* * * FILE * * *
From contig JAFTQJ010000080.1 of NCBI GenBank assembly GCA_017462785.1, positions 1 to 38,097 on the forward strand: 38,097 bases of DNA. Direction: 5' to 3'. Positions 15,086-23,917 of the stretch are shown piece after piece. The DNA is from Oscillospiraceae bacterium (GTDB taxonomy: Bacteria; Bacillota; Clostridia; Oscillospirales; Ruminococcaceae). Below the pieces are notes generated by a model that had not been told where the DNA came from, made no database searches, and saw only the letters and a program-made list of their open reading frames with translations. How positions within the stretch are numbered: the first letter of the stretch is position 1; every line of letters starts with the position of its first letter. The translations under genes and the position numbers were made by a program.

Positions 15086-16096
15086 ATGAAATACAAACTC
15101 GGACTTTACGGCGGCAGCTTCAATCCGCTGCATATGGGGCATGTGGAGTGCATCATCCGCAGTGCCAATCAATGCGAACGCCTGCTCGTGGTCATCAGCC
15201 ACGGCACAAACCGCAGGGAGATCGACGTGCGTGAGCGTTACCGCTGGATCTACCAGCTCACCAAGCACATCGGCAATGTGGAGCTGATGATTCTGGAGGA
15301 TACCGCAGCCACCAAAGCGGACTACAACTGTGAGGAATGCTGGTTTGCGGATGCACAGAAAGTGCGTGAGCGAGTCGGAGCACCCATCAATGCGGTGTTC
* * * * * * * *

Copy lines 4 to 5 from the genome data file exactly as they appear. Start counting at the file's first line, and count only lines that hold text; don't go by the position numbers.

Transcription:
15101 GGACTTTACGGCGGCAGCTTCAATCCGCTGCATATGGGGCATGTGGAGTGCATCATCCGCAGTGCCAATCAATGCGAACGCCTGCTCGTGGTCATCAGCC
15201 ACGGCACAAACCGCAGGGAGATCGACGTGCGTGAGCGTTACCGCTGGATCTACCAGCTCACCAAGCACATCGGCAATGTGGAGCTGATGATTCTGGAGGA